Six Kluger Kaplan Attorneys Named Best Lawyers in America


Congratulations to Founding Members Alan Kluger, Abbey Kaplan, Bruce Katzen, Steve Silverman and Philippe Lieberman and to attorney Terri Meyers, who were selected by Best Lawyers in America 2013 to be among the top legal practitioners in their practice areas:

Alan Kluger – Commercial Litigation / Litigation: Banking & Finance / Litigation: Real Estate

Abbey Kaplan – Commercial Litigation / Entertainment Law / Litigation: Mergers & Acquisitions / Litigation: Real Estate

Bruce Katzen – Securities, Capital Markets Law

Steve Silverman – Commercial Litigation

Philippe Lieberman – Commercial Litigation

Terri Meyers – Intellectual Property

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Chow vs. Chow: Miami Beach feud food lands in federal court

In honor of the Chinese New Year, we give you a timely article about the feud between the Chows on Miami Beach. Filed under Food Fight.

Read the full article from the Miami Herald here.

The proprietors of two Miami Beach restaurants with similar names and menus say this town isn’t big enough for both of them. They have taken their feud to federal court.


It’s the food fight of the century for all the egg rolls.

Chow v. Chow. Teacher versus student. Legend against upstart.

And it all goes down in a Miami federal courtroom beginning Monday, when a jury must grapple with this fundamental question: What’s in a name?

Among the potential witnesses: none other than former Miami Heat cornerstone Alonzo Mourning.

In one corner — Michael Chow, aka “Mr. Chow,” the creator and owner of the eponymous chain of upscale Chinese restaurants.

In the other — Philippe Chow, 53, a former Michael Chow disciple (and no relation) who went out on his own seven years ago. With the financial backing of restaurateur Stratis Morfogen and several famous athletes, he opened similarly swanky Asian cuisine restaurants intended to compete with Mr. Chow in New York, Los Angeles and South Beach.

The name of his growing empire: Philippe by Philippe Chow.

Confused? According to Michael Chow’s attorneys, that’s the point.

In a federal trademark infringement lawsuit, Michael Chow claims his pupil stole his restaurant’s name, its recipes and even its unique ambience in an attempt to confuse the public into thinking Philippe Chow was the original “Chow” — which is one of the most common family names in China. The suit, which depicts Philippe Chow as a fraudulent imitator whose 25 years in Mr. Chow’s kitchen were spent as little more than a glorified food chopper, seeks north of $20 million in damages.

The accused says all that is nonsense and has counter-sued on defamation grounds. Philippe Chow’s legal and financial teams claim he was a high-level chef, and along with Philippe’s mentor Sik Chung Lam, helped create Mr. Chow’s menu. As for Michael Chow, Morfogen describes him as a narcissistic celebrity front man who got rich on the backs of others.

“Michael Chow can’t boil water,” said Morfogen, who lured his star chef away from Mr. Chow’s New York location in 2005, only to open a near-replica just three blocks away. “He’s not a chef. The real story behind this lawsuit is Mr. Chow’s ego.”

Morfogen’s attorney, Anthony Accetta, plans to make that very point, with the help of a star-studded roster of witnesses.

Mourning, who along with fellow athletes Chauncey Billups, Al Harrington and Jerome Bettis is an investor in Philippe’s locations in Miami Beach and Boca Raton, is expected to testify on behalf of Philippe.

So too is hotelier Giuseppe Cipriani, the target of a similar Michael Chow lawsuit in California. Cipriani’s insult: Calling his Beverly Hills hotel and restaurant Mr. C — also too similar to “Mr. Chow” for Michael Chow’s liking.

Michael Chow, the 72-year-old Chinese expat whose father Zhou Xinfang was the famed grand master of the Beijing opera, declined comment during a break in his case’s final pre-trial hearing Wednesday.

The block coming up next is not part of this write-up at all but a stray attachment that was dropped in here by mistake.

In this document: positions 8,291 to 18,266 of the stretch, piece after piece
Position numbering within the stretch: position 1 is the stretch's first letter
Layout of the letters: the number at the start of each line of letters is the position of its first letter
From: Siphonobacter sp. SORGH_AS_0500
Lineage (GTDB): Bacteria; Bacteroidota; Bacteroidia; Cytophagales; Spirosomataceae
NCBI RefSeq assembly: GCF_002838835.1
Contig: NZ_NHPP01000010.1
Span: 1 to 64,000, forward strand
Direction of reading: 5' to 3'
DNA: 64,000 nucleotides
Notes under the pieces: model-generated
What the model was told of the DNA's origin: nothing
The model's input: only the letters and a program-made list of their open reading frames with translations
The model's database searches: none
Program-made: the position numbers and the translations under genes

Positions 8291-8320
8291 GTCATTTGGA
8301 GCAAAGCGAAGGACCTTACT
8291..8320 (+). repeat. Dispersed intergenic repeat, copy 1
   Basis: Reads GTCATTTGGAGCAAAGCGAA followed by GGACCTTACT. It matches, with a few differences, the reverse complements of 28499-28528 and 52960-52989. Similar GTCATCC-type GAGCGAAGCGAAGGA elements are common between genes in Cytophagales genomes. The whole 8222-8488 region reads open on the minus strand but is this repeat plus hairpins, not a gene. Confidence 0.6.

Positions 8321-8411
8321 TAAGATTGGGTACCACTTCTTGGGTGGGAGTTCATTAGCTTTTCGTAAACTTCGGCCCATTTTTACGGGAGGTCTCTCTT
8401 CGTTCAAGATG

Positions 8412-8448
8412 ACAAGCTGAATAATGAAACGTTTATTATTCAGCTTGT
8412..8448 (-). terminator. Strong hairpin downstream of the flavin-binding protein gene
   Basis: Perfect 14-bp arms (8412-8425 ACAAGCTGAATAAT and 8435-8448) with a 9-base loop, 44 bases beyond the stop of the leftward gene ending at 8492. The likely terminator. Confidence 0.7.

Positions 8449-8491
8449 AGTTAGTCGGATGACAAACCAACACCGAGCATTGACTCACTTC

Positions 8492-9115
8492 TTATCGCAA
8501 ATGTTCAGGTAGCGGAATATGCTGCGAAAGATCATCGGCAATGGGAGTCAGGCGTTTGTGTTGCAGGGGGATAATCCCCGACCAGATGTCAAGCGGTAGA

But his attorney, Curtis B. Miner, has framed the debate as a battle for intellectual property rights, claiming that Philippe mimicking Mr. Chow’s essence and the recipes to what appear to be common Chinese dishes is tantamount to stealing the secret recipe to Coca-Cola.

While the lawsuit wasn’t filed until 2009, Michael Chow has been simmering for some time. It began when Chow learned that his old employee had teamed up with Morfogen to plan a Chinese-cuisine restaurant in New York. Alarms went off, the lawsuit states, when Michael Chow learned that his new competitor had legally changed his name from Chak Yam Chau to Philippe Chow and gave his new business the same moniker.

Read the rest of the story here.

Caesars scores interim win in Octavius trademark lawsuit

Caesars Entertainment Corp. of Las Vegas has scored an initial legal victory over a Florida man who claims to own the trademark to the name “Octavius Tower.” Read the full story from Vegas Inc. here.

Caesars scores interim win in Octavius trademark lawsuit


Caesars is preparing to open its expanded 668-room Octavius Tower at Caesars Palace — the sixth hotel tower at the resort on the Las Vegas Strip.

Marcel July of Port Charlotte, Fla., and his company, Octavius Tower LLC, claim to own the “Octavius Tower” trademark and have been ordering Caesars to stop using that name for the tower, the first portion of which opened in 2009.

Caesars responded with a federal lawsuit in Las Vegas in April against July accusing him of trademark fraud.

The lawsuit charged that two days after Caesars announced plans in July 2007 to build Octavius Tower, July registered website domain names using the Octavius Tower name and the Caesars name, including and

As the lawsuit progressed, July sought an injunction against Caesars Entertainment to block it from use of the “Octavius Tower” phrase.

U.S. District Judge Gloria Navarro on Monday denied his bid for an injunction, ruling July had failed to meet his burden of proof that an injunction is warranted.

Navarro noted in her order that Caesars Entertainment in July 2007 had filed a trademark application for the Octavius Tower mark as it related to “hotel services,” but later abandoned the application because of delays in development of the tower. A second application was filed by Caesars in December 2010.

July, who says he founded a band called Octavius Tower in 1992, in 2009 received a trademark to the phrase Octavius Tower for “entertainment services.”